Sunflower oil has been around for centuries. Everybody knows. However, over the years there have been many different types of cooking oils that have manifested themselves and made their way onto store shelves. I mean the wide variety from olive oil to palm oil. Each of these oils has its advantages, disadvantages, and uses. So does that mean sunflower oil is losing the cooking oil battle?
Natural Sunflower oil can have a lot of competition, but you have to remember that it is one of the most profitable cooking oils out there. Because sunflowers are available in all seasons, the oil is produced in massive quantities and distributed throughout the world. That means the cost to manufacture such large quantities is less per unit. It is the average household's first choice because you can buy this type of oil in bulk, store it for long periods of time, and it will remain ready to use. Its low-cost nature appeals to the general masses and rural communities. Among the average household, it is still a very popular cooking oil.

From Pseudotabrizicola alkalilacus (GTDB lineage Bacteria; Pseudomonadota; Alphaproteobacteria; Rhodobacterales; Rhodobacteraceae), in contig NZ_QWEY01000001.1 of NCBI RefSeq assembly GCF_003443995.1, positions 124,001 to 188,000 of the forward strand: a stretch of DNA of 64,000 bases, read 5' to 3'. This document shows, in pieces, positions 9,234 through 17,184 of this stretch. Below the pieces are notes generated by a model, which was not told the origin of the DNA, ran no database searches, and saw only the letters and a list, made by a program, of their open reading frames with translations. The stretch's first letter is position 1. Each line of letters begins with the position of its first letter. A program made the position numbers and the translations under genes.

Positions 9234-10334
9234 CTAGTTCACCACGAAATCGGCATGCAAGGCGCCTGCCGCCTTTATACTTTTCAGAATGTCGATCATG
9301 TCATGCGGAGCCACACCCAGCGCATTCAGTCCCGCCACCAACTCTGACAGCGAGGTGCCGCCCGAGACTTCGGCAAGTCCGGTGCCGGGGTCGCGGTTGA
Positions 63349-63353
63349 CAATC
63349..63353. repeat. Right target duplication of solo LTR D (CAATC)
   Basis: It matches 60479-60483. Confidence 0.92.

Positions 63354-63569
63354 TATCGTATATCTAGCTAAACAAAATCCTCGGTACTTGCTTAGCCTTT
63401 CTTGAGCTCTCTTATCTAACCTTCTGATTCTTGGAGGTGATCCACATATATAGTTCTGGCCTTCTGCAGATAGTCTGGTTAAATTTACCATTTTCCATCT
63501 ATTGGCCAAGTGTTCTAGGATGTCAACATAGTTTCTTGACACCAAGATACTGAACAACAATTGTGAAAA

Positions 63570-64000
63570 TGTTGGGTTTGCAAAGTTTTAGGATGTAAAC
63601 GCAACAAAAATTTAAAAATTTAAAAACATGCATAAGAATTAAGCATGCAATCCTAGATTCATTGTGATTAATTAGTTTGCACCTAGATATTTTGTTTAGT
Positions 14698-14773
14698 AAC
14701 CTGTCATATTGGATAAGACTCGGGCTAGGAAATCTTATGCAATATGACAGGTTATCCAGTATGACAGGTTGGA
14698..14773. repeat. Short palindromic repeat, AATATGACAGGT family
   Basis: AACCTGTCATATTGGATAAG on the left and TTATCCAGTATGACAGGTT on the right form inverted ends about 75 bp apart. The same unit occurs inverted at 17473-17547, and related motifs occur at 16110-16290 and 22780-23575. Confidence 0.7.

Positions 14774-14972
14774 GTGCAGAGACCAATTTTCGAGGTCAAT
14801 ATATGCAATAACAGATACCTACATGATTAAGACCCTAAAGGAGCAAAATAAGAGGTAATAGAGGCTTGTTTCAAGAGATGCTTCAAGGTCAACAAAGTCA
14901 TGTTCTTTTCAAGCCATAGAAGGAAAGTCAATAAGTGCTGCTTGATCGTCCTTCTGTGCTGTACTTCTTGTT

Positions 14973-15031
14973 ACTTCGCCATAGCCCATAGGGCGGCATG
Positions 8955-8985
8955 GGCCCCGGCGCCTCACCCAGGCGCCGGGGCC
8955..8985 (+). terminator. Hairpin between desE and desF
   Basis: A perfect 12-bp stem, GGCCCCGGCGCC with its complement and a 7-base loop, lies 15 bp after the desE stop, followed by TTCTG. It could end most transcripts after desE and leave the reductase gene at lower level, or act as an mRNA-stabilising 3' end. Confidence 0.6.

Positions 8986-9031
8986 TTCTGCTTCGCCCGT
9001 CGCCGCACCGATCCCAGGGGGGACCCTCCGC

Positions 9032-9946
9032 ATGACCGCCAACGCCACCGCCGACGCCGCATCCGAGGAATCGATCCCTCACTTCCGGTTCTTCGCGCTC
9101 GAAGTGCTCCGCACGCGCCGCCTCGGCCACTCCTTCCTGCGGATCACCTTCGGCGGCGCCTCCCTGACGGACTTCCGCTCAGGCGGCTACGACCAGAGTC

In recent years, people have been told that sunflower oil is not good for you and that it causes high cholesterol. Many sunflower oil manufacturers have debunked this myth by showing that sunflower oil is actually low in bad cholesterol (some types may not contain cholesterol) and high in polyunsaturated. Your body requires a daily intake of polyunsaturated to maintain energy. You can think of it as fuel for the body.
Of course, as with any other food, it should be taken in moderation. The way you use it is what makes the difference. Don't dip your food in the oil. Practice moderation, for example, if you are making French fries, opt to bake in the oven. Pour just a layer of sunflower oil to the bottom of the baking sheet. Place the sliced potatoes on the baking sheet and drizzle them with a little frying oil to give them that crisp, golden texture. This practice reduces the use of a lot of oil and is part of a balanced diet.